In sum, the ballot title you have submitted fails to sufficiently summarize the substance of your proposed constitutional amendment and describe changes the proposal would make in existing state law. But this failure cannot be rectified, in my opinion. I believe this is a case where the text, in the words of the Court, “precludes the writing of an acceptable ballot title.”[12] Because the voters have a limited amount of time to spend in the voting booth, they cannot practically be expected to read and comprehend a ballot title of the complexity, detail, and length that would be necessary in this case to meet the criteria established by section 7-9-107 and the Court.

CONCLUSION

My office is not charged with any role in drafting initiated amendments or acts. Nor can I advise individual sponsors, who must vet their proposed measures, popular names, and ballot titles to ensure they meet the criteria established by section 7-9-107 and the Arkansas Supreme Court. Your submission falls short of these criteria. I must therefore reject your ballot title, popular name, and proposed measure.

Sincerely,


Leslie Rutledge
Attorney General

Enclosure



[1]Ark. Code Ann. § 7-9-107(c) (Supp. 2017).
[2]See Arkansas Women’s Political Caucus v. Riviere, 283 Ark. 463, 466, 677 S.W.2d 846, 848 (1948).
[3]Becker v. Riviere, 270 Ark. 219, 226, 604 S.W.2d 555, 558 (1980) (internal citations omitted).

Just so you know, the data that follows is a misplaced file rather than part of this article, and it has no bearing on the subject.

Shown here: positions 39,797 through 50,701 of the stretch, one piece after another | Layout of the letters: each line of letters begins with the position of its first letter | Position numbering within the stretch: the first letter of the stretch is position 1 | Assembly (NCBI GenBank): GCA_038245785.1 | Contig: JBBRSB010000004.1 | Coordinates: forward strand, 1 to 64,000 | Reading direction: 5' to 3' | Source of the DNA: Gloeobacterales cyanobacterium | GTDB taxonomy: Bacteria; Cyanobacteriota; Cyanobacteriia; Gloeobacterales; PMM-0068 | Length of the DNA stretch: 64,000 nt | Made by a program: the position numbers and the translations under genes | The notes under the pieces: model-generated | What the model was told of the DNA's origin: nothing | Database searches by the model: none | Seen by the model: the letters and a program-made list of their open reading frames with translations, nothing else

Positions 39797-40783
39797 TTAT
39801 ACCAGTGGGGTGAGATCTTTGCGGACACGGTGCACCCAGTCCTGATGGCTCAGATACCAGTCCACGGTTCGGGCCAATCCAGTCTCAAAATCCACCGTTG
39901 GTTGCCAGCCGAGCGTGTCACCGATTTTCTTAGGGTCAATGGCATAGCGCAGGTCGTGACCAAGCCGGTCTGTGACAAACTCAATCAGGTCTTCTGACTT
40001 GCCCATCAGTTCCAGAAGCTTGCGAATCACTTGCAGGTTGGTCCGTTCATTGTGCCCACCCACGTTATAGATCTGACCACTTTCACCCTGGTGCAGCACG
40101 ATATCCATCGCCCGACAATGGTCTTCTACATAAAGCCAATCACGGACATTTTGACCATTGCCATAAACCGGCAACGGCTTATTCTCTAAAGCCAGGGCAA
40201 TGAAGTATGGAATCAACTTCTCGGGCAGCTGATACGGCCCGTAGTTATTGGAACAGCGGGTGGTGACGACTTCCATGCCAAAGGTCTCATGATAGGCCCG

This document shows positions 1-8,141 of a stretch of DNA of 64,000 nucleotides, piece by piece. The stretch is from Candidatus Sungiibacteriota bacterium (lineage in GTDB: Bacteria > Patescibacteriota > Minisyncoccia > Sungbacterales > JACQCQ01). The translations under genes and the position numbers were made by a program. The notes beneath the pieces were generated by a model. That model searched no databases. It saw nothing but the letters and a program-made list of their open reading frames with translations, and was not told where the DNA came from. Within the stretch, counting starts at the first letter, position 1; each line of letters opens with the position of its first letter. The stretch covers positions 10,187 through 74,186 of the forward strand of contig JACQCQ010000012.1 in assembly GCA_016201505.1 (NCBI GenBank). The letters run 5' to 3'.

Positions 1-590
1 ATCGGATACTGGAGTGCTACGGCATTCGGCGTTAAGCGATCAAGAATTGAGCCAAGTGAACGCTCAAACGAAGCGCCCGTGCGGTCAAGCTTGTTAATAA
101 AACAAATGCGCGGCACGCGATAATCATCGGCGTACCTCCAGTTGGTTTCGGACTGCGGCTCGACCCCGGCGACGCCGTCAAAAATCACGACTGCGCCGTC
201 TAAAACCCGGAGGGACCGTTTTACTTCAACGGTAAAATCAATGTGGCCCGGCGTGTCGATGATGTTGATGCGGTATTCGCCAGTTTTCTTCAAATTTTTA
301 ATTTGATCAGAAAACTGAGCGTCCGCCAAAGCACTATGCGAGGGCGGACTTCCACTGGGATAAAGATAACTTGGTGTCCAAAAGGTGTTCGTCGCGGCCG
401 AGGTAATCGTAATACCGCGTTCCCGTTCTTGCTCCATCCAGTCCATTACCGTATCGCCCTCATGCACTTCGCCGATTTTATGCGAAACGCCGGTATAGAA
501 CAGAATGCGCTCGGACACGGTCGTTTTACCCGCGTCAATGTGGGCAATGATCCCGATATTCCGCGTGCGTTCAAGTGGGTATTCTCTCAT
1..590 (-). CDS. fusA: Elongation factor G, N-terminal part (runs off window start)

[4]See Kurrus v. Priest, 342 Ark. 434, 445, 29 S.W.3d 669, 675 (2000); Donovan v. Priest, 326 Ark. 353, 359, 931 S.W.2d 119, 121 (1996); Plugge v. McCuen, 310 Ark. 654, 841 S.W.2d 139 (1992).
[5]As part of my review, however, I may address constitutional concerns for consideration by the measure’s proponents.
[6]According to the Court, a ballot title will not be legally sufficient unless it “adequately inform[s]” the voters of the contents of a proposed amendment or act so that they can make a “reasoned decision in the voting booth.” Lange v. Martin, 2016 Ark. 337, 500 S.W.3d 154, at n. 2. The title must be “free of any misleading tendency whether by amplification, omission, or fallacy, and it must not be tinged with partisan coloring.” Bailey v. McCuen, 318 Ark. 277, 284, 884 S.W.2d 938, 942 (1994). Language “tinged with partisan coloring” has been identified by the Arkansas Supreme Court as language that “creates a fatally misleading tendency” (Crochet v. Priest, 326 Ark. 338, 347, 931 S.W.2d 128, 133 (1996)) or that “gives the voter only the impression that the proponents of the proposed amendment wish to convey of the activity represented by the words.” Christian Civic Action Committee v. McCuen, 318 Ark. 241, 249, 884 S.W.2d 605, 610 (1994).
[7]Walker. v. Priest, 342 Ark. 410, 417, 29 S.W.3d 657, 659 (2000) (citing Amendment 7, which is currently codified as Ark. Const. art. 5, § 1).
[8]Crochet, 326 Ark. at 343–44, 931 S.W.2d at 130–31.
[9]Id.
[10]Page v. McCuen, 318 Ark. 342, 347, 884 S.W.2d 951, 954 (1994).
[11]Id. (citations omitted) (concluding that the proposal’s text was “so expansive that it precludes the writing of an acceptable ballot title.”).
[12]Id.